State Assemblyman David Weprin (D-Little Neck) and city Comptroller John Liu each have a proposal on the table to reform the controversial Panel for Educational Policy, which has been criticized as a rubber stamp for the mayor’s school-closing policy.
When Albany wrested power from the city Board of Education in 2002, it put in its place the PEP, which is made up of five members appointed by each of the city’s borough presidents and eight members appointed by the mayor.
Among its duties, the panel votes on the city Department of Education’s proposals to close or make significant changes at schools. Despite near-unanimous criticism from communities in Queens, the panel voted last year to close seven borough high schools before the courts ultimately shot down the plan.
Weprin last week teamed up with city and state electeds to push a bill he introduced in the Assembly, which would split the mayor’s eight members in half, with the remaining four appointed by the City Council.
“This bill will create a board that is accountable to the community with the proposed appointee structure that will include parents and educators,” Weprin said. “The new board will have real input on how the New York City school system is run and an impact on school policy decisions. Parental and community input is paramount.”
The newly structured panel would have the responsibility of choosing the city schools chancellor, who is now appointed by the mayor. Bloomberg said he did not think the initiative would gain traction.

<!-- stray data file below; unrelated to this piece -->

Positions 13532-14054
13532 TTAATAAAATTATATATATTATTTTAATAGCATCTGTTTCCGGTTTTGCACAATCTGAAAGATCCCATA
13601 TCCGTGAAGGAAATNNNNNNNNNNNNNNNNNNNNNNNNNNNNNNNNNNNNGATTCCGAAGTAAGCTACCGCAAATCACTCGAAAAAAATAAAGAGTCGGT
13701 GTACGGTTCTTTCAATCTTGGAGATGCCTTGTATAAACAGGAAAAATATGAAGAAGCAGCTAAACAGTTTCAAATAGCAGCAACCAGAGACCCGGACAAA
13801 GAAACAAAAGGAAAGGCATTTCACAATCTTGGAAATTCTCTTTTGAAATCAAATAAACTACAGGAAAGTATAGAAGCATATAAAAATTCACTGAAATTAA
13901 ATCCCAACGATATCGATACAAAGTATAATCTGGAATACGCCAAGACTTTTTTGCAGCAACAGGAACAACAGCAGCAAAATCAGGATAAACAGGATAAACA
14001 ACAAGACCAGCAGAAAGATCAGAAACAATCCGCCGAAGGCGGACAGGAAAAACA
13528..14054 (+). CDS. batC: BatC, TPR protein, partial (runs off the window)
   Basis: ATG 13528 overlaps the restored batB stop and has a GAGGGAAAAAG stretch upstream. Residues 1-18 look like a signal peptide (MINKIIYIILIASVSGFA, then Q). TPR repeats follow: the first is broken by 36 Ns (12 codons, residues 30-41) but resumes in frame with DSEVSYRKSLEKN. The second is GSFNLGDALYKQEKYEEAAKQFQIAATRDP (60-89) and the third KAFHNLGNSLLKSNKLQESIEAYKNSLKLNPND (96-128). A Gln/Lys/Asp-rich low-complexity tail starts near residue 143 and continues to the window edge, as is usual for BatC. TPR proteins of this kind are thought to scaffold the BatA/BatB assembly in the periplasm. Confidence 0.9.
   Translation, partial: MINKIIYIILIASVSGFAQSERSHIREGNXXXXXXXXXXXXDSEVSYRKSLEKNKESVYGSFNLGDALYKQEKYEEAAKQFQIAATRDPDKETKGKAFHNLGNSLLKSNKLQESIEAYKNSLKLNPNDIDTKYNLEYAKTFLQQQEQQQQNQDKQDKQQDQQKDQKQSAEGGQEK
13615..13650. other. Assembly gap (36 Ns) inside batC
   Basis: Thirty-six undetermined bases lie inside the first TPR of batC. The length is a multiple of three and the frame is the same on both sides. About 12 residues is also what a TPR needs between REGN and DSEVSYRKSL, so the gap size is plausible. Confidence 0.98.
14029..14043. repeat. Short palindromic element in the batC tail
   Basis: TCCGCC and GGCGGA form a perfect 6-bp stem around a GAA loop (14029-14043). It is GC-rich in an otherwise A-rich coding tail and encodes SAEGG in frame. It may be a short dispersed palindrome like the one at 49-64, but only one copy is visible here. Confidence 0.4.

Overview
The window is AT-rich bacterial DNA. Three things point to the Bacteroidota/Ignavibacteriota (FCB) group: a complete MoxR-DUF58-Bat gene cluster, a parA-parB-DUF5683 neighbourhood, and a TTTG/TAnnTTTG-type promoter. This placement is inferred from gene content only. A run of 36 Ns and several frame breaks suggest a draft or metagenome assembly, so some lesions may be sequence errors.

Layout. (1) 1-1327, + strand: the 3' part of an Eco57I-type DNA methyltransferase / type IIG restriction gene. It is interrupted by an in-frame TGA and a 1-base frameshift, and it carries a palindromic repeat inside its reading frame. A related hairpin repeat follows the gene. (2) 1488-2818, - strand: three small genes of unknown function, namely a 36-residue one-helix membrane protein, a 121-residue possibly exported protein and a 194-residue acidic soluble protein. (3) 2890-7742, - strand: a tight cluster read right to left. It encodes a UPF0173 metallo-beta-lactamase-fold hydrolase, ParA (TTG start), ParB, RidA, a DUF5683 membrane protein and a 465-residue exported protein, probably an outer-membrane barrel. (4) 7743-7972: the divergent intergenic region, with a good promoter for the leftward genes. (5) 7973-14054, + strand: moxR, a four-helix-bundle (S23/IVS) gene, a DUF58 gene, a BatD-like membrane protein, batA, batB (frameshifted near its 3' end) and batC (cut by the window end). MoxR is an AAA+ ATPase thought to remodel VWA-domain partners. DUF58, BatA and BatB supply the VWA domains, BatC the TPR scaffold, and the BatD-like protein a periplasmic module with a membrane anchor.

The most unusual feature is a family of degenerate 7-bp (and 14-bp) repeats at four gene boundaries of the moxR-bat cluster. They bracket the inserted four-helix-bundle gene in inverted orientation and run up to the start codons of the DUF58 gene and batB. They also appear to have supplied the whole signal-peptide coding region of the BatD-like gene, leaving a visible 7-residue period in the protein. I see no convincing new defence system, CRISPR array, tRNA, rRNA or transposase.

“This measure has failed time and time again, and we are confident it will follow suit this year,” he said.
Liu, who is considered to be a candidate for mayor but has not yet officially declared, released a set of proposals that would keep the mayor’s eight members but change the way they are selected.
Under his plan, a nominating committee would select no more than 63 candidates chosen by the mayor, elected officials, community groups, labor unions and universities.
The mayor would then select eight panel members, though he or she would only be able to choose four mayoral nominees.
Liu would also like to see an end to the policy that allows the state Education Department to grant waivers for potential chancellors who do not meet the position’s requirements. All three chancellors under the Bloomberg administration received waivers.
The mayor did not comment on Liu’s proposals.
Albany renewed mayoral control in 2009 and the current law is set to expire in the summer of 2015.
Reach reporter Rich Bockmann by e-mail at rbockmann@
©2013 Community News Group
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